I've written before -- maybe once? -- in a small dose about creating narrative tension, or drama, without using character conflict. When I teach entry-level storytelling stuff, I explain that narrative is propelled through conflict, and conflict is created when a character has a desire they are somehow impeded from realizing (whether by another character, a separate external force, or the character itself). A character who is thirsty and gets a glass of water is not a story, really. A character who is thirsty but can't have water because they are in a desert introduces conflict. How the character responds to that conflict informs our understanding of them and pushes the story forward. Does this character begin searching for oases? Do they start to dig, hoping to hit something that way? Do they try to find a way to contact other people? Do they find a cactus? Do they give up and let themselves die? Each of those responses creates a different narrative arc, inhabited by a different character, and each keeps our eyes on the page.
But that's just plot. If we're hitting advanced storytelling stuff, you have to ask, "why do we care about the plot so much?" And from what I've learned and observed, it's because we're invested in experiencing and resolving (or failing to resolve) tension. We don't enjoy the conflict itself, I don't think. I don't know about you, but I find conflict unpleasant. What enjoy about narrative conflict is the inherent tension of that space between a character wanting something and having it, and discovering how that tension is or fails to be resolved.
And when you get to really advanced storytelling stuff, you start looking for ways to create tension, to play with the friction that accumulates in the liminal spaces between two forces that rub against each other (desire, impediment), not just in your characters, but also in your readers, and not just through conflict, but by any means necessary. I really started thinking about this after stumbling across this tumblr post.
So, I started reading Colson Whitehead's "The Noble Hustle" over the Labor Day weekend. I had to stop periodically just to unwind myself from it a little bit, but I never wanted to stop. The book is a true or mostly true account of Whitehead's experience playing in the World Series of Poker for a writing assignment. There's not much in the way of plot and little in the way of conflict, but I've been riveted, anxious, and gleeful throughout.
I finally realized why: Whitehead is doing really advanced storytelling stuff. I'll say more beneath the cut.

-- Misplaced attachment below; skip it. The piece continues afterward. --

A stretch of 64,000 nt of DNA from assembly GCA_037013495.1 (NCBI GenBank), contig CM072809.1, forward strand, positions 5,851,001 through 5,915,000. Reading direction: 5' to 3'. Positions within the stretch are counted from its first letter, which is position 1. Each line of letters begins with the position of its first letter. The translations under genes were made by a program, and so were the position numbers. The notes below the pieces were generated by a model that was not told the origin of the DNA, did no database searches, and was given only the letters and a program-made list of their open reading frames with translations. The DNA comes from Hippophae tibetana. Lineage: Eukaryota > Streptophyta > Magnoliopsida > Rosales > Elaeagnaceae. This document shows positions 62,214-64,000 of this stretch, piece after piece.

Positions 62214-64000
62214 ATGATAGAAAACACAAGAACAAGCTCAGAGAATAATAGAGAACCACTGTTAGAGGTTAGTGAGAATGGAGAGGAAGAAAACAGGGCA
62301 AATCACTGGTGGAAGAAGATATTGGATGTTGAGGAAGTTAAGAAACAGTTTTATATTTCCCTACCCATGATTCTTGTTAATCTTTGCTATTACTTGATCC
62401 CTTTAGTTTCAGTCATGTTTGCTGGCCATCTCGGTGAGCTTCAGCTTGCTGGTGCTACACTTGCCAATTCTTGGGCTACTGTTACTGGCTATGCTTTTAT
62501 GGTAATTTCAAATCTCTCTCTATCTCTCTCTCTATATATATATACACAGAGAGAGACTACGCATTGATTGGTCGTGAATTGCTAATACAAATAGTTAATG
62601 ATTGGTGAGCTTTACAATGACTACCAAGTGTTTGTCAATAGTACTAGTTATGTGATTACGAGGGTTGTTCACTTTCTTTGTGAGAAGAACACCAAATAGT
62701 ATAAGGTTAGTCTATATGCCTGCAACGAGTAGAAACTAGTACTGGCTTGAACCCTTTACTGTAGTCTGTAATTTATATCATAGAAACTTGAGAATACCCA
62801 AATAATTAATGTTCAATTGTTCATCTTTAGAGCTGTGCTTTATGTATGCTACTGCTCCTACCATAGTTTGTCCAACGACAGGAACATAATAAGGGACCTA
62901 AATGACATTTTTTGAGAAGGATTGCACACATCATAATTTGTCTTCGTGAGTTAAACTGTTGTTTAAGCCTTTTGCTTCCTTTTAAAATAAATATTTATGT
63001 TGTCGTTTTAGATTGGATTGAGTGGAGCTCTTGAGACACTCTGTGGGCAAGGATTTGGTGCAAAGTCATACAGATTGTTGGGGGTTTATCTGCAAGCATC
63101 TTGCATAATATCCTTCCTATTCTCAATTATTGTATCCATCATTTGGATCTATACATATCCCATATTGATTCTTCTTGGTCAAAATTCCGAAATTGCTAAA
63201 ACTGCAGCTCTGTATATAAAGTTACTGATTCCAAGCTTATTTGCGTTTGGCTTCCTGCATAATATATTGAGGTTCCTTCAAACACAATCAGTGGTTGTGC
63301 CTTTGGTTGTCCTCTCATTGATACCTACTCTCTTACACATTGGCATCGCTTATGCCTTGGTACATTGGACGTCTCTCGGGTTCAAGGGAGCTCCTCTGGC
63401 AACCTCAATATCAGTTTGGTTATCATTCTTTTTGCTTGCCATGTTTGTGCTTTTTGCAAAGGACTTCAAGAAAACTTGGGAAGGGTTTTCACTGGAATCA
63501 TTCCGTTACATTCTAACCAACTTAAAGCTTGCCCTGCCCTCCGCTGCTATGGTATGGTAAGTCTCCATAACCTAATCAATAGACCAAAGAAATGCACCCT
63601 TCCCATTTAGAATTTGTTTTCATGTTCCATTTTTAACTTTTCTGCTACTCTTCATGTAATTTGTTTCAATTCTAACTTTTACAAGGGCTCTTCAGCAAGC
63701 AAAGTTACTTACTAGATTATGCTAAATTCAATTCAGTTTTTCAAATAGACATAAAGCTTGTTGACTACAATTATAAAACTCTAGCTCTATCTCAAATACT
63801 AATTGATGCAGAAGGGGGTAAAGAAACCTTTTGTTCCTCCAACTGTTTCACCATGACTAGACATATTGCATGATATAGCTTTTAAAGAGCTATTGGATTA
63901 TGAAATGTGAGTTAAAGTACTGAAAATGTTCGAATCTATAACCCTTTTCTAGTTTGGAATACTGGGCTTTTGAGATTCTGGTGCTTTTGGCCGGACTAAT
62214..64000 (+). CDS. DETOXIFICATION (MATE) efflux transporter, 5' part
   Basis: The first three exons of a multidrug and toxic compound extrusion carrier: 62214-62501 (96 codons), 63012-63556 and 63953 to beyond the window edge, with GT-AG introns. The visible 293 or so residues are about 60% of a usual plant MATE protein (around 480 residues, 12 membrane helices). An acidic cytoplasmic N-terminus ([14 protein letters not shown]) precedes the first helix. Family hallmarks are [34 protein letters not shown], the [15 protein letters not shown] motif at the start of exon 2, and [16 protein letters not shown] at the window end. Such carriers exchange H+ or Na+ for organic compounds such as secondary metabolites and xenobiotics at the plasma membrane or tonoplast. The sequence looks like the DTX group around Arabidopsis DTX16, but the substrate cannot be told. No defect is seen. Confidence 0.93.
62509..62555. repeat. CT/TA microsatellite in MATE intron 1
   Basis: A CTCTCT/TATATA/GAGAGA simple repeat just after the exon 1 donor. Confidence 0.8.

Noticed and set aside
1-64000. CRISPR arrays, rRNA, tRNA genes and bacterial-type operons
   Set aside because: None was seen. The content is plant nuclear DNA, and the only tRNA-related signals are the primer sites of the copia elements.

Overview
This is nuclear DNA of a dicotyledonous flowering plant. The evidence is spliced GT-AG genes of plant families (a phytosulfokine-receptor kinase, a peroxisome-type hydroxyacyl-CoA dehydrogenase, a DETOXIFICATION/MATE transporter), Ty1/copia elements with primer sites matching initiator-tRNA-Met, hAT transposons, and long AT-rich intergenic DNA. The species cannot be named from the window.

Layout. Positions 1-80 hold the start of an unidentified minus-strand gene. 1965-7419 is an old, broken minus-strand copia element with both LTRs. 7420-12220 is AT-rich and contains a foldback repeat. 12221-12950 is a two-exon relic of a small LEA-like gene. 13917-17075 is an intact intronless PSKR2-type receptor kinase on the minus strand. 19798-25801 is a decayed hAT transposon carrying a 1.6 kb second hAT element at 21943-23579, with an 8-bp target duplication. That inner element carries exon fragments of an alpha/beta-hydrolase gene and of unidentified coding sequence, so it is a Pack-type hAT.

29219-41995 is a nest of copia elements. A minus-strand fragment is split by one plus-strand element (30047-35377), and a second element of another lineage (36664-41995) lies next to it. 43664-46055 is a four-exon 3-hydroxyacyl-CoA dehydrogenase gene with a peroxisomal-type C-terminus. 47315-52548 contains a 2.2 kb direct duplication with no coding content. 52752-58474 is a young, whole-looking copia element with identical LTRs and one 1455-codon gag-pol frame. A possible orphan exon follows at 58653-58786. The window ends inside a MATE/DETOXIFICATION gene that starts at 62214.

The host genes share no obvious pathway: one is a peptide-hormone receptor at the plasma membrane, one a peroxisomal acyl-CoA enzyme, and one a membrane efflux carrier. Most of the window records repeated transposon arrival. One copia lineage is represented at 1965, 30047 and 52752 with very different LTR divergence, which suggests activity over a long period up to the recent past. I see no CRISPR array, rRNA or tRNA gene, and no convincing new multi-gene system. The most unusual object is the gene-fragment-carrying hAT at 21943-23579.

A lot of people had different entry points for humorous non-fiction, but mine was David Foster Wallace. Essays like "Consider the Lobster" and "A Supposedly Fun Thing I'll Never Do Again" provided an insightful critique of social processes, elegant deconstructions of genuinely difficult, concrete and metaphysical problems, a light touch with a joke, and a dash of literary flourish. Then Wallace killed himself, and suddenly an essay obsessed with the difference between feeling the pain that is killing you and experiencing it (Lobster), or one that simply can't stop considering the slow march toward death (Fun Thing) struck me with a different weight.
A few weeks ago the movie Hook came on. You can imagine what went through my head.
Am I suggesting that it's time to put Colson Whitehead on suicide watch? Lord, no. That's a level of presumption I wouldn't even pretend to. I can see how I'm not being very clear about it, though.
What I'm talking about is a developing awareness in my literary consciousness of the tension between humor and pathos, and the role Wallace and Williams played in how I understand it. It's not a revolutionary idea, the sad clown. It's a cliche, really. But the easy way to think of it is that humor is the mask that hides the pathos, that distracts from it. On stage, you smile. Backstage, you mope. And that's not quite what I'm talking about. There is tension there, between the image and the reality, the mask and the face, but it's an easy sort of tension, and it's one that does not necessarily involve the audience. If you don't peel away the mask, or don't have the opportunity to, the tension can never be tangible for the viewer. What I'm thinking of is a kind of tension that is necessarily created in the audience, wherein humor is the transmission vector of the pathos, wherein the joy and the pain necessarily rub against each other.